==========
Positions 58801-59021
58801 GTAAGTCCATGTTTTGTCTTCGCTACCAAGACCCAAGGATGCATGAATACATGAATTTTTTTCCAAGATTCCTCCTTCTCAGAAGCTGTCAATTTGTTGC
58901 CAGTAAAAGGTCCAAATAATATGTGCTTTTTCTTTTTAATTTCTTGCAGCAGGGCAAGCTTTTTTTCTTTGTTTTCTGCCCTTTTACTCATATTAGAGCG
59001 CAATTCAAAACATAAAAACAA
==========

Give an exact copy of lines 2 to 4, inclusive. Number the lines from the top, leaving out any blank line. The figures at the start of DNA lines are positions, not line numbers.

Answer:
58801 GTAAGTCCATGTTTTGTCTTCGCTACCAAGACCCAAGGATGCATGAATACATGAATTTTTTTCCAAGATTCCTCCTTCTCAGAAGCTGTCAATTTGTTGC
58901 CAGTAAAAGGTCCAAATAATATGTGCTTTTTCTTTTTAATTTCTTGCAGCAGGGCAAGCTTTTTTTCTTTGTTTTCTGCCCTTTTACTCATATTAGAGCG
59001 CAATTCAAAACATAAAAACAA